She licks her blood-red lips.

``Go back to looking the way I used to.''

Long before Bugsy Siegel carved Las Vegas out of the Mohave Desert, Djibouti had already made a bad name for itself, here in the crossroads - and crosshairs - of coastal Africa, where West faces East and never the twain shall meet.

Tangiers was more bohemian, Casablanca more mythologized. But Djibouti has been as constant and grateful as an aging harlot, her moist embrace a tonic for merchant seamen and French Legionnaires, oil riggers and roustabouts, desert rat adventurers and the scions of wealthy Arab families.

The former French Territory of Afars and Issas (French Somaliland) - Djibouti means ``my casserole'' in the Afar language, and why it was thus called remains a mystery - it has been likened to Saigon, circa 1950, its Gallic elegance faded to shabbiness, splendidly seedy and grasping, unapologetic and unrepentant.

On one side of town, still, are the European expatriates, somehow come to rest in this sweltering port.

On the other side is the more squalid African quarter. Beyond the quarter, on the outskirts of town, is the sprawling squatter encampment known as Balbala, originally developed on the other side of a barbed-wire barrier erected by the French colonial administration to prevent migration to the capital. In 1987, a decade after Djibouti gained its independence, the barbed wire came down.

There were doubts that Djibouti, which has no industry and no manufacturing, could survive without the $100 million a year the French had been pouring into it. But, while maintaining a position of strict regional neutrality - refusing to support armed groups opposing the regimes in neighbouring Ethiopia and Somalia - the tiny nation-state, a free-trade zone, dug in its high heels as an oasis of pleasure: gambling, booze, broads.

At independence in 1977, there were 15,000 Frenchmen in Djibouti. Most of them moved on, bugged-out. But there are still some 2,500 Foreign Legionnaires and regular French troops in barracks here and a constant flow of sailor visitors from military ships dropping anchor and the merchant marines. Djibouti is, fortunately for its economy, strategically situated near the world's busiest shipping lanes and close to the Arabian oil fields.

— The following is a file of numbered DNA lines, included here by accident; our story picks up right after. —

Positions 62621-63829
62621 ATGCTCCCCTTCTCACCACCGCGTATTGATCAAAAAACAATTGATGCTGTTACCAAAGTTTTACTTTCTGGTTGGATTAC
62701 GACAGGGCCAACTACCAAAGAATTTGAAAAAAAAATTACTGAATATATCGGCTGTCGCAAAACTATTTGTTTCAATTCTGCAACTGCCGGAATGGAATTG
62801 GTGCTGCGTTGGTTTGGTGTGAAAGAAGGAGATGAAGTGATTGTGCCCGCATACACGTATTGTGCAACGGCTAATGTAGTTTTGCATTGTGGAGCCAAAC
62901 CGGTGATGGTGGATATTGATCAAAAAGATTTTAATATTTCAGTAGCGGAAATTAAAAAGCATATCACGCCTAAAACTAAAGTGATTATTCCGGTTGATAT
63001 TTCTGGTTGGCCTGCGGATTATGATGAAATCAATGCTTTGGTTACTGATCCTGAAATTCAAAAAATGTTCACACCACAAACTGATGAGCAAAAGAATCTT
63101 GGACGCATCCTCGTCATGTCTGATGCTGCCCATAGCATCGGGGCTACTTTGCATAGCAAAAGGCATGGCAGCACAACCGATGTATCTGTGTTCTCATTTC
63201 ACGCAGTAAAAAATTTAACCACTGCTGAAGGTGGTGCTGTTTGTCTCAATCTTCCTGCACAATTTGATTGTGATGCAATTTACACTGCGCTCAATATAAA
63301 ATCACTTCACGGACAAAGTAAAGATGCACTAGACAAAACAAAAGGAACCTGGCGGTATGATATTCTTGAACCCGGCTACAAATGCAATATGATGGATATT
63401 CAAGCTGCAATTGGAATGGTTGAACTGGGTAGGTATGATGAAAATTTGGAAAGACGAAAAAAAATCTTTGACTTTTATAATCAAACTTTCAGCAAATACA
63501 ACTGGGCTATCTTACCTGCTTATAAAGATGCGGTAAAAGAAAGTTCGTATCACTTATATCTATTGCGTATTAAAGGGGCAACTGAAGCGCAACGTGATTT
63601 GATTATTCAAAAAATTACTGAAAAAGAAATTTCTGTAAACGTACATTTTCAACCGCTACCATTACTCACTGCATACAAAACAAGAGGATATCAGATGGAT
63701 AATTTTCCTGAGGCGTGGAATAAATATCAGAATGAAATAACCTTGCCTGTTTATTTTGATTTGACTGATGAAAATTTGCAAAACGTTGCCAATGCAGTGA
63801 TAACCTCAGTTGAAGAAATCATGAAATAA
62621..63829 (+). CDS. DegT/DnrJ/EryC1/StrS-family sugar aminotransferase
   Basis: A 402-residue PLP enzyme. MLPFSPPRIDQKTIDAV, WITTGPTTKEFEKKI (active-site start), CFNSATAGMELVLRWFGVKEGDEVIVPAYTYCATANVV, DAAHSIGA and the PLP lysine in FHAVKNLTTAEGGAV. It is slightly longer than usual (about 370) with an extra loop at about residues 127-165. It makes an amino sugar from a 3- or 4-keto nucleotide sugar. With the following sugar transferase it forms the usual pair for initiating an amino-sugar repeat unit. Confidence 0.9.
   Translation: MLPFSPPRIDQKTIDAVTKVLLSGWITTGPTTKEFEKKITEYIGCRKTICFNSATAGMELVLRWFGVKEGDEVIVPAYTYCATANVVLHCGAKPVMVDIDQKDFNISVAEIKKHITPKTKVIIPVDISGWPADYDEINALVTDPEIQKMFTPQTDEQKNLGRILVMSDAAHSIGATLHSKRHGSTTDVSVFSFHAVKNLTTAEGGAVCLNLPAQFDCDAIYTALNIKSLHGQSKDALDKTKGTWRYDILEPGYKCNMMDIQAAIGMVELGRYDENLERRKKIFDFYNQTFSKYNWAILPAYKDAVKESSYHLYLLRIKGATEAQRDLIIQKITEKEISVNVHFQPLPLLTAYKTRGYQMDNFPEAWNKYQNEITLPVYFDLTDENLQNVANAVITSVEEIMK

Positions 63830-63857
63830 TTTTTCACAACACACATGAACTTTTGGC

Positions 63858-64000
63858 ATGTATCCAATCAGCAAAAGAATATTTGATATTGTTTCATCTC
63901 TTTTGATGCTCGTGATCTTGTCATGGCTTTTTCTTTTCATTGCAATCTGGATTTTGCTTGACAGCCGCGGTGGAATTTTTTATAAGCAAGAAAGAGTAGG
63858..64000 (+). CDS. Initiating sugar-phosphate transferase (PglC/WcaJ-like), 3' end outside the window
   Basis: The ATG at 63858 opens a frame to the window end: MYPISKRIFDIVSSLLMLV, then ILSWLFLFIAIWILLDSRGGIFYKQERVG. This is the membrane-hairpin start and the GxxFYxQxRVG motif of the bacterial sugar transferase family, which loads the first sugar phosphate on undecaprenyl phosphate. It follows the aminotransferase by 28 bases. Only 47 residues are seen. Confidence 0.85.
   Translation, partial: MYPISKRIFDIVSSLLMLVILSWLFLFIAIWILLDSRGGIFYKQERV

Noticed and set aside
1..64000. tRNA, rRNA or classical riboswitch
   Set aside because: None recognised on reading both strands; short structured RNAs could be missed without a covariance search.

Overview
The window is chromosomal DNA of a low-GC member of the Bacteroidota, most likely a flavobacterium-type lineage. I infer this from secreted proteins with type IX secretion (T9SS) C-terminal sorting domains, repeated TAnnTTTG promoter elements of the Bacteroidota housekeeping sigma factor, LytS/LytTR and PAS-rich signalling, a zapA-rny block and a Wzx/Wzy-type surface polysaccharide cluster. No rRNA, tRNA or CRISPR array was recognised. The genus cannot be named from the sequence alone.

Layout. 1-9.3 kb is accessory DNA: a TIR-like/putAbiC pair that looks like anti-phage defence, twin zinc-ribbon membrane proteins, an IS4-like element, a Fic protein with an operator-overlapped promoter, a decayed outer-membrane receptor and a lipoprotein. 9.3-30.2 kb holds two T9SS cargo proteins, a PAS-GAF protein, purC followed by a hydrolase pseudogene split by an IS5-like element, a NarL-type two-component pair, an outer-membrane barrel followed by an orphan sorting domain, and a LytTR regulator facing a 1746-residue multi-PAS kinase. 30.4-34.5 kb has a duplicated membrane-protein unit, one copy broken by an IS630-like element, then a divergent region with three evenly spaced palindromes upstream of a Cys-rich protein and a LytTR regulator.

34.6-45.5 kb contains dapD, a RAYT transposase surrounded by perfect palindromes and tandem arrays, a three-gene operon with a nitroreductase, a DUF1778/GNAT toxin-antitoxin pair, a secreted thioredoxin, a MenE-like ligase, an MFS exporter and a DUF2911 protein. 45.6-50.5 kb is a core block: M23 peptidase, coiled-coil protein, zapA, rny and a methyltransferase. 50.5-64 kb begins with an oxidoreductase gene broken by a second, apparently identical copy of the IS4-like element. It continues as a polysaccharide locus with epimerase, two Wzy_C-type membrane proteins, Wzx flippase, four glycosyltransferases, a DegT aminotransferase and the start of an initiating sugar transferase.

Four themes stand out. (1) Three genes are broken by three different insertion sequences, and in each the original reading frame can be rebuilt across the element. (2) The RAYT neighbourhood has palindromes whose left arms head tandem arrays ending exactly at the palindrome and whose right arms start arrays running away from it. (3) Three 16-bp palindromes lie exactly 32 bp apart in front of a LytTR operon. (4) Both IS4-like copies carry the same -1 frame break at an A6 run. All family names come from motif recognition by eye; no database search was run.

From there come the fleets of tattooed customers, hungry to satisfy all their desires at once, slam-bam-thank-you-ma'am, glug-glug-glug.

The spectre of AIDS has barely impacted on business. Armed forces personnel are lectured about the disease on base, of course, and provided with condoms.

But no one seems unduly concerned that Djibouti has one of the highest HIV/AIDS rates in the world among young adults. The United Nations has estimated that 13.9 per cent of Djiboutian females between the ages of 15 and 24 are infected. The percentage is higher among prostitutes.

At the same time, the government - perhaps unwisely - has tried to eradicate the sleazier bar trade, and the attendant prostitution. This is, after all, a nation where 94 per cent of the 600,000 citizens are Muslim. Many residents are horrified by the sleaze and the sex and the booze.

The government last year passed a law which made the sale of alcohol illegal everywhere but in private clubs, restaurants or hotels. The authorities shut down 40 unauthorized bars, claiming they were dens of prostitution, drugs, drunkenness, fighting and pedophilia.

Said Interior Minister Abdallah Abdillahi Miguil, as he announced last October's bar clampdown, wherein hundreds of foreign prostitutes were rounded up and forcibly sent home: ``These activities are shameless activities that I cannot name.''

Within a few months, most of the bars had reopened and almost all the girls had returned.

``Where else would we go?'' asks Gatente, as she slides off her stool, dance floor-bound, a sailor tugging at her elbow. ``If there was someplace else for me, I'd be there.''